Repairing defective stucco siding isn’t on the top of anybody’s home improvement wish list, but inaction isn’t a great option when it comes to water infiltration. When exterior stucco is cracked or crumbling, it’s usually time to get it repaired. However, many homeowners don’t know the difference between repairing stucco repair. So when you start to explore your stucco repair choices, the language of the industry might be a bit confusing. Here’s a quick breakdown of the two terms to help you better understand stucco repair.
Stucco is the thicker, older type of building material applied to the exterior walls and windows of homes and businesses. It’s oftentimes used for things like brick and stone restoration because it has a very smooth, somewhat coarse texture. It’s applied using a mixture of cement, sand, and premium cementing materials. This material holds the original color and texture of the underlying surface, so stucco repairs are perfect for patching up holes, cracks, and other issues on older structures. It can also be used to fill in holes where the stucco has cracked or broken away from the surface, allowing for a smooth surface.
Stucco repairs aren’t just created with a fine mixture of cement, sand, and premium cementing compounds. The mix has to be right because if it’s too thin or too thick, the outcome can be too weak or too thick. The mix is most commonly a combination of sand, water, and premium cement. The ingredients have to be finely mixed by hand and then poured into the required molds made from steel mesh.
After the molds are opened, they must be left to dry completely before being used to repair any loose pieces of stucco. The damaged stucco needs to be left to dry overnight, and once it’s hard enough to lift with a pair of nails, it’s time to try and patch it up. If the repair is successful, the cement should be ready to use, but first, the damaged area must be covered with a thick layer of drywall, which will prevent additional moisture from seeping into the repaired area. A layer of drywall also allows the area to dry faster, reducing the amount of time the stucco has to soak.
Stucco is often used as a way to fill in holes and cracks in buildings and homes. It can also be used to fill in areas where the mortar has cracked due to age or environmental conditions. However, water damage is one of the main reasons stucco is used. When water enters a damaged area that’s not sealed properly, it can cause dampness and expansion that spread through the cement once it has saturated. For this reason, it’s important to have proper stucco remediation completed before repairing an area that has water damage.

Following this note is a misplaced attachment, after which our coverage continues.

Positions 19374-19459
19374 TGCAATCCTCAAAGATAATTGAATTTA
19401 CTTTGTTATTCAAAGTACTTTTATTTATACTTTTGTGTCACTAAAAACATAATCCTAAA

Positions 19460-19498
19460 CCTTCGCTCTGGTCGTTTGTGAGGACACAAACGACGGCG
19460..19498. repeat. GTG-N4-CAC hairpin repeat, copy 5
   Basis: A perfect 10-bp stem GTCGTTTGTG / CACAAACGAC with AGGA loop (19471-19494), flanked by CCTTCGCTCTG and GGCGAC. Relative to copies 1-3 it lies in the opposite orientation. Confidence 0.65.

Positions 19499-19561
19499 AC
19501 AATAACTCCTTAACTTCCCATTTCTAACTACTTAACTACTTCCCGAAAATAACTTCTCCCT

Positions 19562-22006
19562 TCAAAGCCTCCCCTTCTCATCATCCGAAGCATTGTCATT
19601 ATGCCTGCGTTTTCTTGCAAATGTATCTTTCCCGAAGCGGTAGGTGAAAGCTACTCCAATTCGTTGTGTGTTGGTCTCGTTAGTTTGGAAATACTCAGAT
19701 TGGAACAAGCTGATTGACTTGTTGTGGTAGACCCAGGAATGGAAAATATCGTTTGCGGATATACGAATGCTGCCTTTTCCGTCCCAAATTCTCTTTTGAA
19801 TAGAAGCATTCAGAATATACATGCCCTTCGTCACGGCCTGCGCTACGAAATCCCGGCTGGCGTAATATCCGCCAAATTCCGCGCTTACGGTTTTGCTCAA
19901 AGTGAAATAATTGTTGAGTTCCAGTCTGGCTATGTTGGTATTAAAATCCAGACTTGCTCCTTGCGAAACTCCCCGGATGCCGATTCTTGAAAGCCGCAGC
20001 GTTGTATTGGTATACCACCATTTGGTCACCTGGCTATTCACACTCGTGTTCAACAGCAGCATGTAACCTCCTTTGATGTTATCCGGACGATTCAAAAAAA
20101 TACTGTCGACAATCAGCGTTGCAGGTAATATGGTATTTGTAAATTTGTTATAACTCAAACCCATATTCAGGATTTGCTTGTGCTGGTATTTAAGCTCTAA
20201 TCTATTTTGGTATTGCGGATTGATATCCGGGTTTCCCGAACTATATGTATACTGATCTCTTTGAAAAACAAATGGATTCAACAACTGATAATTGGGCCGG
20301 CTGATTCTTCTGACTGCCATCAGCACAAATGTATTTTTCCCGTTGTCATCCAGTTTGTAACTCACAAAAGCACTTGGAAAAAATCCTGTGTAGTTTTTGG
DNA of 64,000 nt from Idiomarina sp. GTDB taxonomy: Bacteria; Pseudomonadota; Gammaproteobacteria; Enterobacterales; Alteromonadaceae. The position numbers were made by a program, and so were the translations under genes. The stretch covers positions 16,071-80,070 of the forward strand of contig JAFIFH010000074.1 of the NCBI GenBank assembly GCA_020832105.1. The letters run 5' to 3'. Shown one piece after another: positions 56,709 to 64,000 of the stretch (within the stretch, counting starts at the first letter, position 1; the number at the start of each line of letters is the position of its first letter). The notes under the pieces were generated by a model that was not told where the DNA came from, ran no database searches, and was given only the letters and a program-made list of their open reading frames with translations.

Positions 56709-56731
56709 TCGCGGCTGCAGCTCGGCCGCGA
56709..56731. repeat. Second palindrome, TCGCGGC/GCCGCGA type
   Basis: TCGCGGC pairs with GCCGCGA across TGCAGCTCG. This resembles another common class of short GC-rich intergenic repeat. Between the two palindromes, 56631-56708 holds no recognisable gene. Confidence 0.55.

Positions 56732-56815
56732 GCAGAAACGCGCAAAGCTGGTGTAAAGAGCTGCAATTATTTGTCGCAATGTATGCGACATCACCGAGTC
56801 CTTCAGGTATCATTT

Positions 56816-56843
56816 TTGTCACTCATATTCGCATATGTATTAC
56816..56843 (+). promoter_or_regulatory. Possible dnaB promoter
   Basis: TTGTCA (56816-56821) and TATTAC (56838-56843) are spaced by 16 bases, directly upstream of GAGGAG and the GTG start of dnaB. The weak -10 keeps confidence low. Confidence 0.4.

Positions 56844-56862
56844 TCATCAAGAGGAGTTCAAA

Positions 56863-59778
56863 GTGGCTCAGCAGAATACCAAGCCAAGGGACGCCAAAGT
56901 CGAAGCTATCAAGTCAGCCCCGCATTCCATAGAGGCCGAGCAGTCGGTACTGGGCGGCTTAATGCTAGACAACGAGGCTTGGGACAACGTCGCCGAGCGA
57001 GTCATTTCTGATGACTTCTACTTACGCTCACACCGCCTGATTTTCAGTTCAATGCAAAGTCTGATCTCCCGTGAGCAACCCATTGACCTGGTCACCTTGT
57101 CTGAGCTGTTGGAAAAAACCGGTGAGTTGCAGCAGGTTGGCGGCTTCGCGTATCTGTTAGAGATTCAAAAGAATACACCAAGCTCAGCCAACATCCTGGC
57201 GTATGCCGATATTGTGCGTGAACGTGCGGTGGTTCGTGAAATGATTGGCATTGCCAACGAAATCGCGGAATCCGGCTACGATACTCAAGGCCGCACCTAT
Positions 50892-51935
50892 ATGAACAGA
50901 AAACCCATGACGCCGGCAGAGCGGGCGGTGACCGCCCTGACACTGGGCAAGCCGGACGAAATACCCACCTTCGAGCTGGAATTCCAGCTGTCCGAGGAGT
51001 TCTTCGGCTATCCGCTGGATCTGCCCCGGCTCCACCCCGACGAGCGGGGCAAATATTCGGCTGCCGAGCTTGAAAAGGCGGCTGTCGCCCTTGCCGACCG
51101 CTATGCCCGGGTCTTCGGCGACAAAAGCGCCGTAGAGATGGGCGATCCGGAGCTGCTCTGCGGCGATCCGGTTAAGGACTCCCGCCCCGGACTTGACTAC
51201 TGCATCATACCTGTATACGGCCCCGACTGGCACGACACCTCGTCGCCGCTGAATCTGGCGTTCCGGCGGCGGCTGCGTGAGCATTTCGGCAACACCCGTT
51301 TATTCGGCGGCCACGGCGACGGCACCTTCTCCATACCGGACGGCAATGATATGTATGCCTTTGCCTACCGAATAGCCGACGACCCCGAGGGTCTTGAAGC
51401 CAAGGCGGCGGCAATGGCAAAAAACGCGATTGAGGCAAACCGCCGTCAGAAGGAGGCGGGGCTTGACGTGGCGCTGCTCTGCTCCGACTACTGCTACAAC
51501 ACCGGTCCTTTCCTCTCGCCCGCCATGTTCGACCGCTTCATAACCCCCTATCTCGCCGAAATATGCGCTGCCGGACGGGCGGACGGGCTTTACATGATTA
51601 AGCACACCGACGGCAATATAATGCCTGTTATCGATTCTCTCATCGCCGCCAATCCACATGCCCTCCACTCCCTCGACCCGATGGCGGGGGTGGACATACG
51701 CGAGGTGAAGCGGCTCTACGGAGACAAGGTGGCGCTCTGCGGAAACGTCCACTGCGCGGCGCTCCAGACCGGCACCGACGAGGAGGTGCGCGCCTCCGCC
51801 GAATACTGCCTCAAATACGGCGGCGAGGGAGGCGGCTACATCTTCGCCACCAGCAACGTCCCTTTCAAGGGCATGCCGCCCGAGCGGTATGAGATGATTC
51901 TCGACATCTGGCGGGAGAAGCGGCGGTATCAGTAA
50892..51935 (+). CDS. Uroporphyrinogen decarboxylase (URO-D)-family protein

To perform this type of repair, Stucco Repair Tampa should first inspect the affected area with a bright torch, looking for any spots that may not be visible with the naked eye. Once a line of brown has been spotted on the wall, the professional should then prepare a mixture using a mixture of water and cement trowels. If the damage is extensive or includes a rip in the wall, more than likely, the mixture is not going to achieve its intended results, and a different mixture may be required. A trowel with a larger round head may be required in this case, as larger tools may cause the entire area to become unstable and drip.
After applying the mixture, the repair job is ready to begin. After scraping the area with the trowel to smooth out the rough spots and excess water, the repair can begin. The contractor will then break up the loose stucco and apply it to the wall with the cold chisel and dry completely before beginning any work with another cement application. After the damaged area has dried and the Brown coat has been brushed on, the rest of the wall can then be put.
It’s also possible to use stucco mixed with metal lath to repair damage to the exterior of buildings. This method works well in areas that are not easily reachable by conventional stucco or concrete, such as steel building. The metal lath is applied to the building exterior, then a layer of stucco is applied to protect the metal lath from becoming damaged. The metal lath is then painted with glossy paint that matches the stucco color, and the whole exterior is then sealed and dried. This technique is known as gelled stucco.